LGS PhD Candidate | William Boose Wins a Fulbright

By Karina Antenucci

William Boose

William Boose, Laney Graduate School PhD candidate in Anthropology, has been awarded a Fulbright U.S. Student Program award by the U.S. Department of State and the Fulbright Foreign Scholarship Board for the 2023-2024 academic year to study in Peru.

"More than just being a game changer for my research, winning Fulbright has enabled me to stay in the game. I honestly wilted with a sense of relief that my family and I would be able to afford for me to finish out my doctoral program. As a grad student and father of two, that aspect was very uncertain until that moment. After that initial wave of relief, I felt pride in having made it work out, and gratitude for my committee, colleagues, and family who supported me," said Boose.

The Fulbright Program is the U.S. government's flagship international educational exchange program and is supported by the U.S. and partner countries around the world. More than 2,000 diverse U.S. students, artists, and early career professionals in more than 100 different fields of study receive Fulbright U.S. Student Program awards annually to study, teach English, and conduct research overseas.

In his Fulbright-funded dissertation research in Peru, titled "Motorcycle Taxis and Urban Modernity: A Comparative Study in Lima and Iquitos," Boose will critically study the governance of mototaxis (motorcycle taxis) as situated within broader notions of urban ";modernity" and "0;development" in two cities.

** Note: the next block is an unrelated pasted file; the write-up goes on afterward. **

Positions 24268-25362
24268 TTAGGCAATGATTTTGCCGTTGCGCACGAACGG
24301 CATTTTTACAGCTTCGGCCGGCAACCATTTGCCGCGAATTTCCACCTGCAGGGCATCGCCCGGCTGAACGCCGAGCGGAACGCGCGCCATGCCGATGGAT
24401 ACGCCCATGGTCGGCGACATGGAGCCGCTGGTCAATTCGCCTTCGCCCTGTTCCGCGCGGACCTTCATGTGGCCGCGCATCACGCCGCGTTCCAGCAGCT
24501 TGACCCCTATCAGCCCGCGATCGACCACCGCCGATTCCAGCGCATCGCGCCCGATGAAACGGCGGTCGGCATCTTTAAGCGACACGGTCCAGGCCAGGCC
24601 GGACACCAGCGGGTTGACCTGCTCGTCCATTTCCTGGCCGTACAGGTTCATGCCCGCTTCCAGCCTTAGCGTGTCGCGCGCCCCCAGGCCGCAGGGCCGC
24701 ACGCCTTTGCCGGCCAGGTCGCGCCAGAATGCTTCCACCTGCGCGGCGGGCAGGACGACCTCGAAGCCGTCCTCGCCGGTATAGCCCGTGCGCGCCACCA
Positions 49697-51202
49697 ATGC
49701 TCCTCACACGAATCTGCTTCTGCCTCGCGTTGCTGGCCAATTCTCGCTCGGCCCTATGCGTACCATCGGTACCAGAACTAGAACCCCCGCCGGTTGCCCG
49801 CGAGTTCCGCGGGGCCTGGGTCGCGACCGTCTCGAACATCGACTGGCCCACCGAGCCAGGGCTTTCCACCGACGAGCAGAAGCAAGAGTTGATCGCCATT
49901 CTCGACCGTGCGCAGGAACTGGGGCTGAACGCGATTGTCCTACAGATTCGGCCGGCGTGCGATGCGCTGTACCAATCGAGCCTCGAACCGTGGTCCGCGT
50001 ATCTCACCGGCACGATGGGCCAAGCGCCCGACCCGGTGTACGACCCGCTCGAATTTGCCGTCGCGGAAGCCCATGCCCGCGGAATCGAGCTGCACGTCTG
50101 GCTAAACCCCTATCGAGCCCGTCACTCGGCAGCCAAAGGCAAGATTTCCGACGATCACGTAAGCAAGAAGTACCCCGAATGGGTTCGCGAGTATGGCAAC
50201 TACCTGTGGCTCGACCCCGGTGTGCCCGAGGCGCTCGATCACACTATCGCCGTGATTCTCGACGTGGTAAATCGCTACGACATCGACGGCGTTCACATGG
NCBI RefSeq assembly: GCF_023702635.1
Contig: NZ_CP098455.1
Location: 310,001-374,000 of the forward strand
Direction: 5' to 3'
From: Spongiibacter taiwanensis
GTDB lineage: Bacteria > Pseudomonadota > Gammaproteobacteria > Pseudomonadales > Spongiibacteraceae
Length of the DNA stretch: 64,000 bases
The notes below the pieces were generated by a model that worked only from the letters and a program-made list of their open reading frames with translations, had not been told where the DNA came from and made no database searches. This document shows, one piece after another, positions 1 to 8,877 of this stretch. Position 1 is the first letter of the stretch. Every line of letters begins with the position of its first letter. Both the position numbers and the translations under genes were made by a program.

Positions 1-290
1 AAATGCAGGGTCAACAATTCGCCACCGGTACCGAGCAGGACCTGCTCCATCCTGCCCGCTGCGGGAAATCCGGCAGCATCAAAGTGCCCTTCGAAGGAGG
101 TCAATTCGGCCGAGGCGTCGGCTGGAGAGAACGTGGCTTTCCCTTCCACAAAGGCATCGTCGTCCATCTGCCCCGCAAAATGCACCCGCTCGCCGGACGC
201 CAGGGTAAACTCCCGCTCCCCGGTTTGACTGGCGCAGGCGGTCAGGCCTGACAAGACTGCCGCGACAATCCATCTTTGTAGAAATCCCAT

Boose's research centrally asks: why do officials and elites tend to consider mototaxis as a threat to "modernity" in Lima and Iquitos, and how does this affect mototaxistas' work and lives in each city? In asking this question, William builds on existing scholarship that includes urban anthropology, the anthropology of infrastructure, and the global literature on motorcycle taxis.

"My research and thinking with mototaxistas in two Peruvian cities is urgent and timely… This incredibly important profession is increasingly under threat throughout much of the world, and I want to help understand why this is happening, what it means for broader urban 'development' projects, and how the drivers themselves feel about the governance of their profession," said Boose.

While in Perú and while writing up his findings, Boose will collaborate with a broad array of Peruvian colleagues. His dissertation committee member and mentor, Dr. Pablo Vega Centeno, has arranged for William to have a research affiliation at the Pontificia Universidad Católica del Perú (PUCP) located in Lima. Boose intends to work closely and write with colleagues both at the PUCP and at the more grassroots, Iquitos-based Escuela de Artes y Culturas Amazónicas. In both cities, Boose will think extensively with independent and unionized mototaxistas alike.

Read more about Boose's research and education